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40% of malaria patients are prone to acute kidney injury (AKl) : Dr Purohit

Our Community Healthcare expert *Dr. Naresh Purohit, highlights the link between Maleria bite and Acute Kidney Injury

Prayagraj/New Delhi: According to the latest World Health Organization’s (WHO) World Malaria Report, on average 247 million cases of malaria are reported every year. While most cases show mild symptoms, a minority of cases could be fatal.maleria
40% of malaria patients are prone to acute kidney injury (AKl) as per recent report of the Delhi based National Institute for Malaria Research said Dr Naresh Purohit, maleria2Advisor-National Vector Borne Disease Control Programme.

Addressing a regional seminar on “Accelerating the fight against malaria for a more equitable world ” organised by the Prayagraj based Motilal Nehru Medical College, renowned infectious disease expert Dr Purohit averred that malaria, a disease spread by mosquitoes, is caused by a parasite called Plasmodium. Typical symptoms of malaria include high-grade fever and chills.
“It is one of the most common infectious diseases globally and inflicts a huge burden on the public health systems in many developing countries.”he added

“In severe malarial disease, multi-organ dysfunction affecting organs such as the lungs, kidneys, and brain is common.”he said.

“In children, the incidence of AKI is reported at approximately 10%. AKI caused due to malaria can lead to immune dysregulation and inflammation and can contribute to physical and mental ailments. ” he pointed

“Severe malaria causes damage to fine urinary tubes within the kidney, a condition called acute tubular necrosis. AKI is defined by increased creatinine by more than 0.3 mg/dl within 48 hours or a reduction in urine volume to less than 0.5ml/kg/hour for 6 hours.” acclaimed medic revealed.  He stated that in most cases, AKI due to malaria is reversible if treated early. At the onset, mild laboratory abnormalities such as reduced haemoglobin, higher white cell count, low platelets, elevated ESR, liver enzyme abnormalities, and electrolyte (salts) disturbances may occur. With worsening disease severe symptoms related to anemia, liver disease and acute kidney injury may manifest. Reduced kidney function may result in the buildup of fluids, waste products or disturbances in salts like sodium and potassium. Splenic rupture is a much more serious problem occurring in a minority of individuals with AKI and severe malaria.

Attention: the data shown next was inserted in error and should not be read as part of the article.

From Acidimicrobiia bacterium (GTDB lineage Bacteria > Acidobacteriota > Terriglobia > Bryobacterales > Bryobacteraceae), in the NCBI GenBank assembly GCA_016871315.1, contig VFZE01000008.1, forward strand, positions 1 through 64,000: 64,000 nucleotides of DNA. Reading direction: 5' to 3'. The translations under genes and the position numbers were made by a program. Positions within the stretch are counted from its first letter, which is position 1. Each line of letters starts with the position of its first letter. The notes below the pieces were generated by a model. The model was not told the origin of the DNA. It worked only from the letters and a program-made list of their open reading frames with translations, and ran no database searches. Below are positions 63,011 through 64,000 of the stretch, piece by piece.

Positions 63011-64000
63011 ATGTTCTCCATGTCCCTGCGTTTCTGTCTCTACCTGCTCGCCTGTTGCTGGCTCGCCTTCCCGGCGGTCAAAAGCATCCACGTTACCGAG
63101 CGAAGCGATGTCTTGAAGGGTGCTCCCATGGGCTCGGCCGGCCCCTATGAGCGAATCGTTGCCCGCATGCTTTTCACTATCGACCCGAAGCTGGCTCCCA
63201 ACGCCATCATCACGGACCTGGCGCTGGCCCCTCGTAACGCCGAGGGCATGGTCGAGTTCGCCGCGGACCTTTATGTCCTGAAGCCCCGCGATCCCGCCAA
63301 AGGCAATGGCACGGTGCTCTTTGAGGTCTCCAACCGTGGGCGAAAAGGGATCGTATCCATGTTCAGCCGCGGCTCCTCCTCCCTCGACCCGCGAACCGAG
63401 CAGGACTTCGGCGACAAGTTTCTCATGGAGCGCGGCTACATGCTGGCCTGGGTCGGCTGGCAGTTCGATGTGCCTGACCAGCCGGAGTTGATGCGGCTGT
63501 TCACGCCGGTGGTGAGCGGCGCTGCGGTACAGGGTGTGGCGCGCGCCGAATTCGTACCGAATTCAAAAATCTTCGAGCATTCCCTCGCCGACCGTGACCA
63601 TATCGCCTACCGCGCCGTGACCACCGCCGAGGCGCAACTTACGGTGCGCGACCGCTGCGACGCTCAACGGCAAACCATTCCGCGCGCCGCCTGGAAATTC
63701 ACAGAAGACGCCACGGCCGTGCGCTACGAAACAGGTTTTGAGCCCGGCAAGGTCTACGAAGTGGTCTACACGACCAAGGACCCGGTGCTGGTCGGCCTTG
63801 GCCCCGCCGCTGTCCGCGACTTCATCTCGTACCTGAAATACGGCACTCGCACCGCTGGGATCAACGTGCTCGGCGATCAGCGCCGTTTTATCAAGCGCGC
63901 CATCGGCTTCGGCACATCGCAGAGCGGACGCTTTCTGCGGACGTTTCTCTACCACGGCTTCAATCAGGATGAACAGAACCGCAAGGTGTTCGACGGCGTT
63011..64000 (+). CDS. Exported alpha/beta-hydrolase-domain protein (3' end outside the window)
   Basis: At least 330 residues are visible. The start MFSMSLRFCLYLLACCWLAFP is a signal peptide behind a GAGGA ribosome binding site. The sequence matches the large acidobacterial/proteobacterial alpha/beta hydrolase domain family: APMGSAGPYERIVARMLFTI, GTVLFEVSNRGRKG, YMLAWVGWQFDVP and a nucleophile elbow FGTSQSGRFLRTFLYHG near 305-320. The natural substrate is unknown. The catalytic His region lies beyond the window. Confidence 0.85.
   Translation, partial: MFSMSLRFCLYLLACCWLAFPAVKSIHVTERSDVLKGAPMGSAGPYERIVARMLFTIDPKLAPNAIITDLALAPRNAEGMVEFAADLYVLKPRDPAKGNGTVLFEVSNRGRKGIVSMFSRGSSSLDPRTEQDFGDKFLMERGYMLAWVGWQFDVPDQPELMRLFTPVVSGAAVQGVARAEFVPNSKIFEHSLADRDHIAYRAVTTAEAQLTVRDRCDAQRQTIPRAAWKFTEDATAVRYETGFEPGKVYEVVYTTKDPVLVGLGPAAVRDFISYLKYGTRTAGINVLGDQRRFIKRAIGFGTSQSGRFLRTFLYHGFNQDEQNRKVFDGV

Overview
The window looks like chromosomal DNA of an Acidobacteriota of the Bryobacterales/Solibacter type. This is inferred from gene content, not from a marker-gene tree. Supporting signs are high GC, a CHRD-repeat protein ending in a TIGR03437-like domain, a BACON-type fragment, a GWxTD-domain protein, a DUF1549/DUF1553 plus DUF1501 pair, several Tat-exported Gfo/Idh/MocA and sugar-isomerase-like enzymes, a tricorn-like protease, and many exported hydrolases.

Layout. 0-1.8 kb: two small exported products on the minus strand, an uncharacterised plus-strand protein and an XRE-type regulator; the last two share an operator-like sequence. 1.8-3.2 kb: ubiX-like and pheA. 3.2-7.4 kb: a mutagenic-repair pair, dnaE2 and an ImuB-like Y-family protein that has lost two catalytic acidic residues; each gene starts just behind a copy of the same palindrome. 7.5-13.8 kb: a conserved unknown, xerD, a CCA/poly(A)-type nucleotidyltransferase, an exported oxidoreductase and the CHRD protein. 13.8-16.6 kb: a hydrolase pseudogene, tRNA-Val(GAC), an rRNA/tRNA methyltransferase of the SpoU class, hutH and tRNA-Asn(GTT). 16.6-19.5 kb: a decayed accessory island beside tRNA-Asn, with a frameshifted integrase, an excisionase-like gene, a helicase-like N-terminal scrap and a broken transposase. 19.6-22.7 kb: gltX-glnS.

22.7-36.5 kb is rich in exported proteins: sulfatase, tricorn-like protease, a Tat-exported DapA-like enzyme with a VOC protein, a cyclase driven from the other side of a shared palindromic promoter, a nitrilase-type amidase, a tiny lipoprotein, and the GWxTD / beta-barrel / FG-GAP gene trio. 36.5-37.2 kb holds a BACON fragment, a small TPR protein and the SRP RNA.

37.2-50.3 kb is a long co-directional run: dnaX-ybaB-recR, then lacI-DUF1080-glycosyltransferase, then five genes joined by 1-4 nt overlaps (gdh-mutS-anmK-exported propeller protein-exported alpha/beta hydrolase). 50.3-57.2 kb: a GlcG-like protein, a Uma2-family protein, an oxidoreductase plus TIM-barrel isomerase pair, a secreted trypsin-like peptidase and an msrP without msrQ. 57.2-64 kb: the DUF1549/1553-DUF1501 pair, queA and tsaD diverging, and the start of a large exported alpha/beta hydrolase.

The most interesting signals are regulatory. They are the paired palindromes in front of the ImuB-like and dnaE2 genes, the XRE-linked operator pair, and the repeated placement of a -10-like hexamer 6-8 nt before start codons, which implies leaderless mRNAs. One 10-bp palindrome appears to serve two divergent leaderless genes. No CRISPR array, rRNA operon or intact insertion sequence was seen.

“Symptoms, as well as the severity of the disease,can vary from individual to individual. Semaleria4eking professional medical help at the earliest and appropriate investigations can lead to a rapid diagnosis. Initiating therapy at the outset can contain the disease and prevent progression to a severe disease state. “he added

He emphasised that kidney disease remains a huge burden on society, and it is estimated that about 10% of the adult population has some form of kidney disease. Approximately 220,000 people have severe kidney disease (end-stage kidney disease) needing dialysis every year and the lack of access and affordability to renal replacement therapy in the form of dialysis or transplantation to the majority is unfortunate.

He averred that given the significant morbidity associated with AKI secondary to malaria, it is imperative to have access to expert nephrologists,as such situations need close monitoring and treatment. There is a possibility of patients with severe AKI needing temporary dialysis therapy to deal with fluid overload and salt disturbances. Emphasis on bridging the significant health literacy gap is needed to effectively tackle the complications related to malaria, especially AKI. As we move into a fast-paced world it is important to prioritize one’s health by having regular check-ups to detect clinical irregularities (if any) and take precautions accordingly. These tests also draw attention to any abnormalities that might lead to chronic illnesses.

*Dr. Naresh Purohit-MD, DNB, DIH, MHA, MRCP(UK), is an Epidemiologist, Dr. Naresh Purohit Advisor-National Communicable Disease Control Program of Govt. of India, Madhya Pradesh and several state organizations.)

Dr.  Purohit is also Principal Investigator for the Association of Studies For Kidney Care.

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